Mark Newman lives in a small town called Myrtle, Missouri. It’s on a map but the town has no stop signs or traffic lights. Just a few single-story build-
ings done up in the classic porch-and-awning style, clustered beside a two-lane road. It’s a place with more churches than supermarkets. Newman raises HERITAGE BREED Berkshire pigs here. Outdoors. Not indoors. He did the latter for nearly twenty years in northwest Iowa, until he visited England, saw how pigs were raised, rediscovered the neglected principles of STOCKMANSHIP, and had his own “Road to Damascus” moment. But I’m getting ahead of myself. Mark Newman raises pigs outdoors.
“We raise about one hundred pigs per pen and our pen space is basically five acres,” he explains. “In modern pork production, pigs are allowed twelve square feet, not twelve hundred square feet per pig. So, our pigs have plenty of land and shelter. They have water. They have feeders in the fields. They have the ability to run and play and dig in the dirt. In the end it makes for a better-quality product.”
Understanding what type of pork products to buy requires learning about what they eat and how they’re raised. It also requires understanding how they aren’t raised, which gets back to the indoor pork production model.
“I was very good at teaching people how to raise pigs indoors,” Newman recounts. This was in the early eighties, when farmers started sow cooperatives across the country. “Ten local farmers would get together
and house one thousand sows indoors, in one spot,” he continues, “and basically raise the pigs up to feeder pig size, then take them back to their individual farms for finishing. As time went on, these operations just kept getting larger and larger. In the nineties we went from family farms that were doing two hundred forty sows to eight hundred sows. Pretty soon two thousand sow barns were popping up. Today, five thousand to ten thousand sows per farm is not unusual.” In fact, Newman reckons that 99 percent of the pigs in this country are raised indoors. It’s what you’d call an industrial food system.
During that period he was a vocal proponent of placing sows in GESTATION CRATES, which he claims was for humane reasons. “Whenever you put ten sows or fifteen sows into a small pen, you get a situation where you have two very dominant sows and two very weak sows. Those two on the bottom get picked on by the other ten in the pen.”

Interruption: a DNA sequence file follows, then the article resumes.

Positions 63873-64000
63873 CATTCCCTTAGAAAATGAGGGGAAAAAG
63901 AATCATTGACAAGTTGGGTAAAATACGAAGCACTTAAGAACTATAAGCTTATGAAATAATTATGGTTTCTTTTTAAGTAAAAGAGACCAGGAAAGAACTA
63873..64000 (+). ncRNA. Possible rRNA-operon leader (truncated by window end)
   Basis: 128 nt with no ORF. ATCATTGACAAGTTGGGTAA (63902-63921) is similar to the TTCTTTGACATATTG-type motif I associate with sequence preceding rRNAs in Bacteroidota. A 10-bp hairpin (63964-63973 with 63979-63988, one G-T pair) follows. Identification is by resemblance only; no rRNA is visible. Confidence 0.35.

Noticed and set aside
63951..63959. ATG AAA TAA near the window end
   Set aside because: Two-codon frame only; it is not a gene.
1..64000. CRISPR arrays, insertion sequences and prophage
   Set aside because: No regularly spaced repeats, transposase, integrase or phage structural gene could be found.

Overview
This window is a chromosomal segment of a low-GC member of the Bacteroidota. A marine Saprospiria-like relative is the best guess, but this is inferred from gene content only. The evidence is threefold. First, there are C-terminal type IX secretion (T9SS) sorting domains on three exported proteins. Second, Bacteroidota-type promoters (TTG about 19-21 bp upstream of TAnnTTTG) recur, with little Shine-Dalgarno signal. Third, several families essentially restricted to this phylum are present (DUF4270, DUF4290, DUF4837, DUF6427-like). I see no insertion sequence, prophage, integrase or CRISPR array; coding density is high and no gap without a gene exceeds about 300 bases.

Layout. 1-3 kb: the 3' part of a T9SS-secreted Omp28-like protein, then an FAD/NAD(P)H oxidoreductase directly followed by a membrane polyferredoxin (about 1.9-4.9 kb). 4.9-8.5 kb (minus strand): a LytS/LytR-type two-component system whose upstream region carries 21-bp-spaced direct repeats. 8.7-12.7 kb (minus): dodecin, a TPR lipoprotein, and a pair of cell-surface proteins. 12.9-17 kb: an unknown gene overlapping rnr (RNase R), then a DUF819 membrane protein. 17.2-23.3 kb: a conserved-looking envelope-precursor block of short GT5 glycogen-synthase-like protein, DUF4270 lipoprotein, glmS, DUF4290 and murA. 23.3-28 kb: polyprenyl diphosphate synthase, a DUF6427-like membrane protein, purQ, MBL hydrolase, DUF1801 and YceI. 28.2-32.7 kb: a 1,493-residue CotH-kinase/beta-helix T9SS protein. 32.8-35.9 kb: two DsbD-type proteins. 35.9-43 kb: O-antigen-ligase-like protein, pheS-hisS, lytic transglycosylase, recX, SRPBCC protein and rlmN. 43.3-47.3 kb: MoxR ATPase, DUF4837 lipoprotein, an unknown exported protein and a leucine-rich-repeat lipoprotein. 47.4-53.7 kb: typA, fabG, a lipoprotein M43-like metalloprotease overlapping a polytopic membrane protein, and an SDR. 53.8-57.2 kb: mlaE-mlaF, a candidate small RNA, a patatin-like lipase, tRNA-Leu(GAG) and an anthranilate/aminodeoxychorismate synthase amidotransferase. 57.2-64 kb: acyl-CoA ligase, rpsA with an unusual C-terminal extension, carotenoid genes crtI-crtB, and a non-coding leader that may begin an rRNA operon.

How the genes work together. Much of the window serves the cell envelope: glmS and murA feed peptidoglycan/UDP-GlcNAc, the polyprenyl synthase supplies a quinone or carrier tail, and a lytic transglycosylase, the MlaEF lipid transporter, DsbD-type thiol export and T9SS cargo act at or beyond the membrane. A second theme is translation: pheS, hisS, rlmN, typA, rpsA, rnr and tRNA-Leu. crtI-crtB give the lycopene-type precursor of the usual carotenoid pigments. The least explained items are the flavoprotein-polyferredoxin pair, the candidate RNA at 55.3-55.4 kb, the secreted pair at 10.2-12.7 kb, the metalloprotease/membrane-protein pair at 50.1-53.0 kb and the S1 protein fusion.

“So you raise pigs in crates to protect them,” I reply. “Still, it doesn’t seem very humane.”
“I kind of agreed with confinement at one point in my life. But then I said, you know, we’re concentrating these animals so heavily and I mean, the disease situa- tions in some of these buildings are enormous.”
Then Newman went to England.
“You know, everybody has a spot in his inner self,” he explains, “what they think is the right way to do some- thing. I was driving across the Midlands of England, south of Bedford on the Avon, and I saw these hutsoutside in a field.” Newman stopped, met the farmer, and spent a few days studying how he raised pigs.
“I saw that the animals were much more content, much happier, and the STOCKMANSHIP was so much better. Today in America, one limiting thing—whether it’s in the cattle industry or pork industry—is the loss of stockmanship: People don’t really know how to read and work with animals. We happen to be fortunate. We have a daughter. You know the term horse whisperer? We always called her the ‘pig whisperer.’ She could process pigs in a farrowing hut, with mama right in there with her, and never have a problem. I mean, some people have a way with animals that other people don’t.
“Stockmanship is applicable in any situation,” he continues. “It doesn’t matter whether it’s on our farm with pigs being raised outside or in a total indoor confinement operation. Animals have rights. We—as farmer and producer—have the responsibility to raise these animals humanely and raise them the right way. I don’t think you want to buy a product where you don’t feel the animal was raised the way it should be.